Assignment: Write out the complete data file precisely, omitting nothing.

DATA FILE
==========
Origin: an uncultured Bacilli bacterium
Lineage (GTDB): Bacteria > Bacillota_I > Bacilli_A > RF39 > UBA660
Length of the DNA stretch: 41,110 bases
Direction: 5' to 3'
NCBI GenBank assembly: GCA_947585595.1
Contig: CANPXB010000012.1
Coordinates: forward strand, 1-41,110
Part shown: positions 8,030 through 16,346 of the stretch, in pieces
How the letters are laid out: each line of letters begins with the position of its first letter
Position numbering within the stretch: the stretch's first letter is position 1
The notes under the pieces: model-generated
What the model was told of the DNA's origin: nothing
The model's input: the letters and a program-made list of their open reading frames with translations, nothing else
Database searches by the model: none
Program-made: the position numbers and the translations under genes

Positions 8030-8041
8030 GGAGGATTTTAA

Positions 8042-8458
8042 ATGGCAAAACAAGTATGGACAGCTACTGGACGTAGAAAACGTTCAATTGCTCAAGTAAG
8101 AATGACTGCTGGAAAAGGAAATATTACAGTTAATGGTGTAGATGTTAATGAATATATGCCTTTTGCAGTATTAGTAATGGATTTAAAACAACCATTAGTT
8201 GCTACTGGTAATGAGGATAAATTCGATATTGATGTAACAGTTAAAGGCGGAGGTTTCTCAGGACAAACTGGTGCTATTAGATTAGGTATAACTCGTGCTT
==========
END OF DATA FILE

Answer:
Origin: an uncultured Bacilli bacterium
Lineage (GTDB): Bacteria > Bacillota_I > Bacilli_A > RF39 > UBA660
Length of the DNA stretch: 41,110 bases
Direction: 5' to 3'
NCBI GenBank assembly: GCA_947585595.1
Contig: CANPXB010000012.1
Coordinates: forward strand, 1-41,110
Part shown: positions 8,030 through 16,346 of the stretch, in pieces
How the letters are laid out: each line of letters begins with the position of its first letter
Position numbering within the stretch: the stretch's first letter is position 1
The notes under the pieces: model-generated
What the model was told of the DNA's origin: nothing
The model's input: the letters and a program-made list of their open reading frames with translations, nothing else
Database searches by the model: none
Program-made: the position numbers and the translations under genes

Positions 8030-8041
8030 GGAGGATTTTAA

Positions 8042-8458
8042 ATGGCAAAACAAGTATGGACAGCTACTGGACGTAGAAAACGTTCAATTGCTCAAGTAAG
8101 AATGACTGCTGGAAAAGGAAATATTACAGTTAATGGTGTAGATGTTAATGAATATATGCCTTTTGCAGTATTAGTAATGGATTTAAAACAACCATTAGTT
8201 GCTACTGGTAATGAGGATAAATTCGATATTGATGTAACAGTTAAAGGCGGAGGTTTCTCAGGACAAACTGGTGCTATTAGATTAGGTATAACTCGTGCTT